Our examination of the circumstances surrounding Rutgers leads us to conclude that a majority of the relevant criteria weigh against considering Rutgers an arm of the state entitled to Eleventh Amendment immunity. Rutgers was originally a private institution. Though *1255 it is now, at least in part, a state created entity which serves a state purpose with a large degree of financing, it remains under state law an independent entity able to direct its own actions and responsible on its own for judgments resulting from those actions.

822 F.2d at 1312. While obviously not dispositive in the case at hand, the Circuit's Eleventh Amendment considerations and conclusions are clearly relevant to this court's necessary determination as to whether Rutgers is so controlled by the State that it qualifies as an "agency" or "government controlled corporation" under the Privacy Act. The court cannot ignore the powerful similarity to the considerations in Kovats and those which this court must now make.

Based upon its own consideration of Rutgers' government involvement, the court concludes that although there are many aspects of Rutgers' operations which touch and/or intersect with the State, the overall effect is an independent institution divorced from direct, let alone day-to-day control.

Rutgers was a private institution until 1956, when the New Jersey Legislature enacted a separate enabling statute which rendered the university an "instrumentality of the state." N.J.S.A. 18A:65-2. Plaintiffs stress this provision as an expression of legislative intent that Rutgers be considered a state agency for purposes such as the Privacy Act. Defendants rely on Ehm v. National R.R. Passenger Corp., 732 F.2d 1250 (5th Cir.1984), cert. denied, 469 U.S. 982, 105 S. Ct. 387, 83 L. Ed. 2d 322 (1984), in which the court held that Amtrak was not a FOIA "government controlled corporation," despite government appointment of a majority of directors and financial accountability. Similarly, Railway Labor Executives' Ass'n v. Consol. Rail Corp., 580 F. Supp. 777 (D.D.C.1984) held that Conrail was not a FOIA "government controlled corporation" despite government financial audits. To be sure, government charter does not imply government control. Moreover, like Forsham and Dennie, government-required audits of organizations which receive government funds do not indicate that government officials and agencies have authority over the entity in question. However, most significantly, plaintiffs point out that in both those cases, the courts examined the statutory language and the Congressional intent that those agencies "not be deemed agencies of the federal government." 45 U.S.C. 741(b) (Conrail "shall not be an agency or instrumentality of the Federal Government"); 45 U.S.C. 541 (Amtrak "will not be an agency or establishment of the United States Government"). Such provisions can provide a basis for non-agency status. See Public Citizen Health Research Group v. Dept. of H.E.W., 668 F.2d 537 (D.C.Cir. 1981) (government created Professional Standards Review Organization not a FOIA "agency" where enabling statute's legislative history specifically indicates that organization should be viewed as independent). Plaintiffs turn this case law around and argue that the Legislature intended Rutgers to be understood as a public agency.[10]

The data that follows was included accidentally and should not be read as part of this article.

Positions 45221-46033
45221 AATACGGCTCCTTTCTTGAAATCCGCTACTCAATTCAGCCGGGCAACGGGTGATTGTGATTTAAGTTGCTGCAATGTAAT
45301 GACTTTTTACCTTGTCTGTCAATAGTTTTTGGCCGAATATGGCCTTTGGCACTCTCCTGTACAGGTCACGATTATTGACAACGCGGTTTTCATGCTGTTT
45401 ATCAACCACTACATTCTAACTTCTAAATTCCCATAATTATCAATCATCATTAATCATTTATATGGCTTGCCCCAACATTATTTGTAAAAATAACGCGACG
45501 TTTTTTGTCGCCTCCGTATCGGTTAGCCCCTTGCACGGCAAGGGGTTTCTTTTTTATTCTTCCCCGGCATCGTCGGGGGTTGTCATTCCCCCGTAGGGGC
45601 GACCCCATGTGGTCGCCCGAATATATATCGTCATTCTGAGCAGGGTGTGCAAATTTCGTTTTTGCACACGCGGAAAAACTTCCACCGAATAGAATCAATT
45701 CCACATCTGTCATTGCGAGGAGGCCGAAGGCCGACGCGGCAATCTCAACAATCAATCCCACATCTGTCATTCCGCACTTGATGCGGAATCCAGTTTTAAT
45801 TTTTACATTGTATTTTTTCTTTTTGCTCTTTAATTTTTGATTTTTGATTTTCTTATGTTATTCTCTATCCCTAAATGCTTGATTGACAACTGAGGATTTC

However, the Legislature's intent is more directly and fully expressed in N.J.S.A. 18A:65-27(I) (a), captioned as the "Public policy of state," which provides: "[T]he corporation and the university shall be and continue to be given a high degree of self-government[.]" Similarly on point to the "control" inquiry, the enabling statute provides the Board with authority that is "without recourse or reference to any department or agency of the state, except as otherwise expressly provided by this chapter or other applicable statutes." N.J.S.A. 18A:65-28. Indeed, the New Jersey Chancellor of Higher Education, charged by statute with review power over actions of state colleges, has held that Rutgers is not subject to his review because it is not a "state college." Gilbert v. Rutgers, the State University, No. 91-7 (State *1256 Dept. of Higher Ed., October 7, 1991) at 3, Def. Exh. 1. In fact, the only limitations the State imposes on Rutgers is to remain within its state budget appropriation,[11] N.J.S.A. 18A:65-25(d), (h), (i), and to comply with applicable state laws and regulations. N.J.S.A. 18A:65-34.

Plaintiffs rely on other "government" aspects of Rutgers which are, in toto, trivial. Plt. Reply Brief at 6. For instance, plaintiffs contend that Rutgers makes "rules and regulations" affecting students and teachers, including hiring, firing, and admission decisions. The court concludes that these factors reflect a self-operating, independent public institution rather than a public entity subject to external management and review. Moreover, the Third Circuit's consideration of Rutgers' government entanglement in Kovats, while not dispositive, clearly weighs against plaintiffs' position. Thus, the court concludes that although Rutgers is state chartered, Rutgers is not a state agency or government controlled corporation subject to the Privacy Act.

Under these circumstances, the court cannot conclude that plaintiff has a "substantial likelihood of success on the merits" of their Privacy Act claim. To the contrary, the defendants are entitled to summary judgment on this claim.

The FERPA Claims

As an initial matter, defendants contend that plaintiffs do not have a likelihood of success of the merits of their FERPA claims because (1) FERPA does not provide a private cause of action; and (2) plaintiffs are not entitled to bring a section 1983 claim since they have failed to exhaust their administrative remedies under FERPA. The court rejects both of these arguments.